We did a little look-see online, and read that beeches love rich bottomland soil–the bottom of the hill where all the good soil slides down and collects. They tolerate shade really well, so will grow up with the other trees, then keep going and become the only species there, or with a mix of maples, birch and hemlock. So a beech may have out-lasted the other trees that started growing on that land.

Of course they flower–pretty small ones–and produce beechnuts! We squirrels love them, as do wild turkeys, raccoon, deer, rabbits, fox, pheasant, opossum…I think you get the idea–a lot of animals eat beechnuts!

Plant one if you can! Moist, rich soil that drains well, and not prone to foot traffic or snowplowing with salt.

One of Nature’s Mysteries to Solve

Hey there!

Recognize this?

No hints this week, other than it is seasonal.

I’ll check your guesses the comments!

~~~

A wider shot…

It’s a woolly bear caterpillar! Of course, they are around all summer, growing to their full size, but you humans seem to notice them the most in the fall. Is it because they are rumored to be weather predictors?

Caterpillar bodies are formed in segments–a little hard to tell with the woolly bear’s bristles– and the number of rusty ones in the center supposedly determine how long winter will last. The more rusty ones the milder winter will be, the fewer (more black) means winter will last longer. It’s hard to tell, but there are 13 segments. According to this caterpillar, 6 rust segments( or 5.5 if you look at his back, because one segment is half rust, half black), as opposed to…black ones that are harder to count, but we guess those fuzzy head and tail ends add up to 7.5 segments. So, a middling to bad winter?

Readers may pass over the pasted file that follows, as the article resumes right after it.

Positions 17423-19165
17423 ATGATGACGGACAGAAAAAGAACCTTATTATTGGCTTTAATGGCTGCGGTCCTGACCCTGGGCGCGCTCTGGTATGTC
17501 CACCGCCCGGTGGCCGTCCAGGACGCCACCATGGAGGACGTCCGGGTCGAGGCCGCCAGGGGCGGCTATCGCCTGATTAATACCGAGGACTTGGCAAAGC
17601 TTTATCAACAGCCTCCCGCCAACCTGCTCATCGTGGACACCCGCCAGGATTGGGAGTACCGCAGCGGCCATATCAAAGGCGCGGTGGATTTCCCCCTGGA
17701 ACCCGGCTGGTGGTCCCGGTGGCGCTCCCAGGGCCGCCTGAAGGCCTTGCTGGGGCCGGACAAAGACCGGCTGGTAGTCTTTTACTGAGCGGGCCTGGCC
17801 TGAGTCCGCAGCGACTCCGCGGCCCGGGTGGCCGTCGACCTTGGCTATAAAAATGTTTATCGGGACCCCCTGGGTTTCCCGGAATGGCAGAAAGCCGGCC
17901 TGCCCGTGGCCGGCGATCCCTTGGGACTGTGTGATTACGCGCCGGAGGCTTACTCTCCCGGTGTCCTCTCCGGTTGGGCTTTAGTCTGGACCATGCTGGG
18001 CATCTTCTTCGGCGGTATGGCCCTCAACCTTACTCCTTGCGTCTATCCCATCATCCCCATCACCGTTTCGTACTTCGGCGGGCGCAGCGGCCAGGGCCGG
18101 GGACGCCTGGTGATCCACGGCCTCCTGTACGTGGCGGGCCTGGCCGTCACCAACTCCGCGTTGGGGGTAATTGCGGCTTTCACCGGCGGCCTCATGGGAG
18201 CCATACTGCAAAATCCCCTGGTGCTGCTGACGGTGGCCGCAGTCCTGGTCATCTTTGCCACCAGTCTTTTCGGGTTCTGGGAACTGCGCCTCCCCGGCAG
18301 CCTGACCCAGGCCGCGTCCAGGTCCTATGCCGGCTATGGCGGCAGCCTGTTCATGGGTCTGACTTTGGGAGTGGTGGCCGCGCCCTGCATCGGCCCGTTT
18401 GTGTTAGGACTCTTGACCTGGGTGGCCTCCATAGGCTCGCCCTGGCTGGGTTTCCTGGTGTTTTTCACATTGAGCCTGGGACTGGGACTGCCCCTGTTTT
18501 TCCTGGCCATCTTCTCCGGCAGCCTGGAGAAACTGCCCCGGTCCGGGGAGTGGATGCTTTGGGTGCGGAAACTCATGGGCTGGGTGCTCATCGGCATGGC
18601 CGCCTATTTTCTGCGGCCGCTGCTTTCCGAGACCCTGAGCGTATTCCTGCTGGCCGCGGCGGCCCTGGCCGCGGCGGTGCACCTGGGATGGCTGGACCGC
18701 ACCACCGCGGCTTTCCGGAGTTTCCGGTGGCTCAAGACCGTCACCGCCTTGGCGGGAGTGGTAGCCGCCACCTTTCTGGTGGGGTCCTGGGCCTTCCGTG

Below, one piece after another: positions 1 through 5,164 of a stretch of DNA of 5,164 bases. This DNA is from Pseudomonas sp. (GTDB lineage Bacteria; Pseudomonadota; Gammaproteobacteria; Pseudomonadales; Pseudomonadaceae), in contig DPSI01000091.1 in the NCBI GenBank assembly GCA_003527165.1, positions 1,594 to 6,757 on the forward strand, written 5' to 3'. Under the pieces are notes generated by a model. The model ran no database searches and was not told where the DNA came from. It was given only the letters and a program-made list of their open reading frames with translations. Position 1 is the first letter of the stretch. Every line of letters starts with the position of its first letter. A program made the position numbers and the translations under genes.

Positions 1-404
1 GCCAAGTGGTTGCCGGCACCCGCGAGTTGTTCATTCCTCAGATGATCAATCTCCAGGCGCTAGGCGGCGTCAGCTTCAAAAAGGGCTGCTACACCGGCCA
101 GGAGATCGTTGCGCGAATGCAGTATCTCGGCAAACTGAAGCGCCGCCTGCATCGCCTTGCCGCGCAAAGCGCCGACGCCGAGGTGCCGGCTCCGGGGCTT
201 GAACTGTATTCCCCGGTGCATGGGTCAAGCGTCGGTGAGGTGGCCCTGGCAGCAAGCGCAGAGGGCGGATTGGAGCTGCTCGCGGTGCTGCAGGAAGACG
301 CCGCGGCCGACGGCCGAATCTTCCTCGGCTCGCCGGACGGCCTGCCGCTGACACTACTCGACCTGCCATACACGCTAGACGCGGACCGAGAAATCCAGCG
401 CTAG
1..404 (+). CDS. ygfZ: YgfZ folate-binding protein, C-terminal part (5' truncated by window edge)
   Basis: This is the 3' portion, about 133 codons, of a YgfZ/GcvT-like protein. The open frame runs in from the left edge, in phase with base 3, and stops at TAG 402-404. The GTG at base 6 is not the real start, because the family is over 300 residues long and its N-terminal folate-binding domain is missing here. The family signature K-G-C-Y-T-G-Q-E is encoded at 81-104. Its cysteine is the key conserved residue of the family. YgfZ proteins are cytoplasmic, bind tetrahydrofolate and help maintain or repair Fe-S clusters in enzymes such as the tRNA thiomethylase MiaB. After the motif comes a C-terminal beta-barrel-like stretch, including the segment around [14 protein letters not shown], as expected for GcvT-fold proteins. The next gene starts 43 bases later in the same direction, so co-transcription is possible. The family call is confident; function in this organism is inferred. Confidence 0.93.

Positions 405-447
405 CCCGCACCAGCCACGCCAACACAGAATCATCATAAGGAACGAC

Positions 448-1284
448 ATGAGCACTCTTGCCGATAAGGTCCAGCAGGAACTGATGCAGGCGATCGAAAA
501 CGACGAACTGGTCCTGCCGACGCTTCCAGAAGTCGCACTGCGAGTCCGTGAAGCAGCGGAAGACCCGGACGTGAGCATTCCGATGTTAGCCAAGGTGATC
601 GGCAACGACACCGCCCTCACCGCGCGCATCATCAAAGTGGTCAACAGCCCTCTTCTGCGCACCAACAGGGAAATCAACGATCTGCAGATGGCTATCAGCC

For more information the scientist who studied wooly bears in the 1940s, visit the woolly bear article in The Old Farmer’s Almanac, a classic for weather prediction!

When they grow up, woolly bears become Isabella tiger moths, Pyrrharctia isabella.

One of Nature’s Mysteries to Solve

Hey there!

Recognize this butterfly? Top side…

Bottom side…

Give us a guess in the comments–I’ll be checking back later for your answers!

~~~

See the little white mark on the underside of the wing? The ‘comma’? This is a comma butterfly, which should certainly not be confused with this butterfly:

The question mark butterfly! Okay, honestly they look very similar, from the bottom and the top…

The undersides of both are described as being brown mottled, but the question mark we saw seems to be unusually orange. The photos we saw on Butterflies and Moths of North America vary, too, and the mottling is there.

Hope you enjoyed your nature punctuation lesson for today!

Ah, the perils of fall

See a pretty leaf, pick a pretty leaf…

Maybe not if it’s poison ivy! Its color varies from this beautiful orange-red to a duller yellow, depending on how much sun the plants got and how much sugar is left in the leaves.

And of course, these native vines may be hidden among some more appealing plants, like this berry or the late-blooming smartweed we featured as our mystery plant a few Sundays ago. Look before you touch!